We had started with just a few rooms because we did not know whether mothers would respond to a maternity waiting home in Aroressa; it can be hard to predict what will be acceptable in a given community. Whereas in Masisi mothers are admitted to the waiting home if they face a high risk of complications, in Ethiopia I had to weigh both the risk of complications and the distance the mother lived from the clinic, because transportation was such a major issue. Still, within one week of establishing this service, we had 20 patients.

We quickly grew from a few rooms to a large tent to an entire house. Maternity waiting homes can be costly to operate, but given the impact, and the lives saved, we were convinced that it was more than worthwhile.

In some regions, particular issues must be addressed: one is female genital mutilation (FGM). There are places where MSF works in which the practice is common and nearly all the pregnant mothers a midwife sees will have undergone some type of FGM.

Usually performed on a girl when she is very young, FGM can lead to many harmful complications in the course of a woman’s life. It is most often during deliveries, however, that MSF deals with problems related to FGM. About 15 percent of all women with FGM have undergone infibulationiv, in which the circumciser narrows a girl’s vaginal opening by cutting and repositioning part of the labia to create a seal. When the girl’s legs are tied together for a period of time the seal fuses.

A pregnant woman in Gangura, South Sudan, receives an antenatal consultation from MSF medical staff. Photo by Anna Surinyach/MSF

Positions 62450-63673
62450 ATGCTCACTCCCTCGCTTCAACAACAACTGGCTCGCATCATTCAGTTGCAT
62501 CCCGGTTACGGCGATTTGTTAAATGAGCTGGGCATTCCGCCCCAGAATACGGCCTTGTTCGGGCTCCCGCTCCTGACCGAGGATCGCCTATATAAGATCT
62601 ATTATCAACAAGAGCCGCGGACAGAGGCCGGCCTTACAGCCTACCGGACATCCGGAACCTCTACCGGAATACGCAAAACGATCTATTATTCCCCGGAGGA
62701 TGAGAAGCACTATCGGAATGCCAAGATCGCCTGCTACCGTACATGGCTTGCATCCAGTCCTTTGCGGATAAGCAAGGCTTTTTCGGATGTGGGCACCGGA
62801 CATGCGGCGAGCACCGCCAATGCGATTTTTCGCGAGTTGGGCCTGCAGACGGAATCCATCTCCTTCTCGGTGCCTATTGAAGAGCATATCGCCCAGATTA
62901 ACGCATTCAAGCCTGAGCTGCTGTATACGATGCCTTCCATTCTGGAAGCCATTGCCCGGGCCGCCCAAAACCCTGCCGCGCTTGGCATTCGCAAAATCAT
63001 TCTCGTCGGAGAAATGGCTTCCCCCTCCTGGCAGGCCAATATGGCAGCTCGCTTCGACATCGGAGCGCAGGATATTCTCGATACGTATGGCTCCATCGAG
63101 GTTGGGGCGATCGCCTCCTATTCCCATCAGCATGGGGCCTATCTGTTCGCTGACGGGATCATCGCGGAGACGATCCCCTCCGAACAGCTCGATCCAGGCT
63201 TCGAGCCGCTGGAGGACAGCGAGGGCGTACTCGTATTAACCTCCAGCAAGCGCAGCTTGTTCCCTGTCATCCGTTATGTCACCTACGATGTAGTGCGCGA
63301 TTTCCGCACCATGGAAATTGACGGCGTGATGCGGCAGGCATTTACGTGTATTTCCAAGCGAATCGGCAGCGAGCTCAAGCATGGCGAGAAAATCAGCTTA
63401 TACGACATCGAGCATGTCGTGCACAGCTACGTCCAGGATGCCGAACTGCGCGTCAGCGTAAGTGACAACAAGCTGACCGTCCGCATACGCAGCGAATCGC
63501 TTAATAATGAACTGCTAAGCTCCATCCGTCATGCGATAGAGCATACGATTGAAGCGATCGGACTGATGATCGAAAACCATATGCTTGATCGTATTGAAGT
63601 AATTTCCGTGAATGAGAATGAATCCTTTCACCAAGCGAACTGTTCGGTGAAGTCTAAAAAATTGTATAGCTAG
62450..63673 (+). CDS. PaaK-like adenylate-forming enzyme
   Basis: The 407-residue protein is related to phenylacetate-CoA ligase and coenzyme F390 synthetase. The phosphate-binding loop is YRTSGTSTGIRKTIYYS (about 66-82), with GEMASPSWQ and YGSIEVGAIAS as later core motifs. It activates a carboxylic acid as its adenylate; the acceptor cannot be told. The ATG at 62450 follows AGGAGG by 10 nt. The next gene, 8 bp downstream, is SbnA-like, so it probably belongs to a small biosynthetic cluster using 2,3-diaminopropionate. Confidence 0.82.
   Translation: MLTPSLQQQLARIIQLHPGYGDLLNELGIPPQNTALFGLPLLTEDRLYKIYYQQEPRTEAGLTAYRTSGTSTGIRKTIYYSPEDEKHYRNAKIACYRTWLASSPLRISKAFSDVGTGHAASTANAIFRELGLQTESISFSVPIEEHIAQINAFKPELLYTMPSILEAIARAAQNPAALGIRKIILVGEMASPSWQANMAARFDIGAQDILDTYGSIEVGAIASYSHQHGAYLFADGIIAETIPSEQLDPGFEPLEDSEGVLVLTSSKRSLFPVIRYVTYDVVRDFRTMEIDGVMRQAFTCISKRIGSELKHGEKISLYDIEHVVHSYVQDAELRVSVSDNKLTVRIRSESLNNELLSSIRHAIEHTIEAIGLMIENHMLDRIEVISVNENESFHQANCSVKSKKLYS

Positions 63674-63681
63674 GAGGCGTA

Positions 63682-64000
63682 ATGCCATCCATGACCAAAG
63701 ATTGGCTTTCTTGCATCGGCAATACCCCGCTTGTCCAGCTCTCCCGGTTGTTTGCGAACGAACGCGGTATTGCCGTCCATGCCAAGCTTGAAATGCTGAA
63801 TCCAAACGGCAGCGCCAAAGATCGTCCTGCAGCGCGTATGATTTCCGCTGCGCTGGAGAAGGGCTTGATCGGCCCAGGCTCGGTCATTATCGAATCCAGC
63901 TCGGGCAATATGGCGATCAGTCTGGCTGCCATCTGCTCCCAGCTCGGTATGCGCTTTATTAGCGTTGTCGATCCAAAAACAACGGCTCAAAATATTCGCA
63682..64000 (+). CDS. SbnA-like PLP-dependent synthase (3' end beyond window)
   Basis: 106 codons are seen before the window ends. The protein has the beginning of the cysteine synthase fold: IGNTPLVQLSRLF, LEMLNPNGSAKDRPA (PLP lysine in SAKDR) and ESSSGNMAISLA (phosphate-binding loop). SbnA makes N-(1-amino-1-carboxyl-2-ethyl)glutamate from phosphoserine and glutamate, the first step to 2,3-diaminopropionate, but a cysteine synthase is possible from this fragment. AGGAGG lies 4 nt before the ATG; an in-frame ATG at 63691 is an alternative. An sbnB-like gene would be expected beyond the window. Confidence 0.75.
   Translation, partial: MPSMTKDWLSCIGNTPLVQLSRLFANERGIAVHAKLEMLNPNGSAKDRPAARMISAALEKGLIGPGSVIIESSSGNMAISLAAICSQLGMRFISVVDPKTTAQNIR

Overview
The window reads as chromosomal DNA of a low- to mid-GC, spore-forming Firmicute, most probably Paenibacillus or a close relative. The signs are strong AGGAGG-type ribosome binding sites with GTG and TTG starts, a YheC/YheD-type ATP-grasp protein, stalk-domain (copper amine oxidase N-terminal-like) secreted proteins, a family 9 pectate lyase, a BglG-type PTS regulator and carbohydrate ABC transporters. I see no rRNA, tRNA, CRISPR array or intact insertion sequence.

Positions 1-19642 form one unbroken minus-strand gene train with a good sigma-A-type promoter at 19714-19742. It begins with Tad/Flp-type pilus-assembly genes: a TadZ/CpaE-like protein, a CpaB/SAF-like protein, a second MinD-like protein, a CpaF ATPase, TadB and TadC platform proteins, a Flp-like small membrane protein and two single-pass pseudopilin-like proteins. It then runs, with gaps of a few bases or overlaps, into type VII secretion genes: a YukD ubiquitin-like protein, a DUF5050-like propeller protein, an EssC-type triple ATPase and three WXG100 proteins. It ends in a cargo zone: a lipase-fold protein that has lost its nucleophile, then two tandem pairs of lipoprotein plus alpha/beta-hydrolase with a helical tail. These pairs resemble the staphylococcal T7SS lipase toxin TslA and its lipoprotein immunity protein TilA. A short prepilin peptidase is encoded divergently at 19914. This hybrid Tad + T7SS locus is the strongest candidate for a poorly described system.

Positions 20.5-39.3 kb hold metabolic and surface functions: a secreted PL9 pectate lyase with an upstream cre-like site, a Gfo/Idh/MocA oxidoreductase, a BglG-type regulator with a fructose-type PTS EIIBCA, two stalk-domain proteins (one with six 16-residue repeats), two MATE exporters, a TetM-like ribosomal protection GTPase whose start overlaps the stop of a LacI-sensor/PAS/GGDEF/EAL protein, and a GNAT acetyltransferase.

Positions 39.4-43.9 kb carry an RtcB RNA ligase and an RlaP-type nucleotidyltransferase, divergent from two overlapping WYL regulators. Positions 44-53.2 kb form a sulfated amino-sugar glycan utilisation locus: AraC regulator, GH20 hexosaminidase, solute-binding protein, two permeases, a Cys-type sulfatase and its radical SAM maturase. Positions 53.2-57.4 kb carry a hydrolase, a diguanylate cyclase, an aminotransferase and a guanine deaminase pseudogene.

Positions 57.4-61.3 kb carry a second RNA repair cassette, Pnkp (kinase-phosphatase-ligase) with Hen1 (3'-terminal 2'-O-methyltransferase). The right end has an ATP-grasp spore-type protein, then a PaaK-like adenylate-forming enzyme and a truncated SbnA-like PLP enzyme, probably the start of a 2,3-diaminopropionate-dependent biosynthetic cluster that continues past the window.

A pregnant woman in Gangura, South Sudan, receives an antenatal consultation from MSF medical staff. Photo by Anna Surinyach/MSF

A woman who has been infibulated may have to be de-infibulated to give birth. If this is performed by an unskilled person in an unclean environment, the de-infibulation can cause obstetric complications that affect mother and baby. Obstructed labor can lead to hemorrhaging in the mother and a lack of oxygen for the baby, which can leave both mother and child traumatized and vulnerable to infection. To avoid such dangers, women with FGM need to be encouraged to deliver in a health facility.

It used to be that ANC was designed to help health workers identify which women were at risk according to certain criteria, and then to decide who needed to deliver in a hospital based on that criteria. However, maternal mortality did not consequently decline, because complications very often cannot be predicted. Many, but not all, problems are preventable with good care, so MSF’s goal is to have all women come to the hospital to deliver—even if they only make one or two ANC visits during their pregnancy.

MSF has adapted its approach to antenatal care to the realities of women’s lives and the competing needs they face in the places where we work. There are some limitations to this approach, some inherent frustrations as well. But there is still much we can do and accomplish. We can establish maternity waiting homes and make sure women in the area know about them. We can connect and form relationships with TBAs. We can give women incentives to come to ANC, we can run mobile medical units, and we can provide testing and counseling during labor. And we do all these things in an effort to ensure that women have the greatest possible access to emergency obstetric care. Insofar as ANC can connect women with these services, it can help save their lives.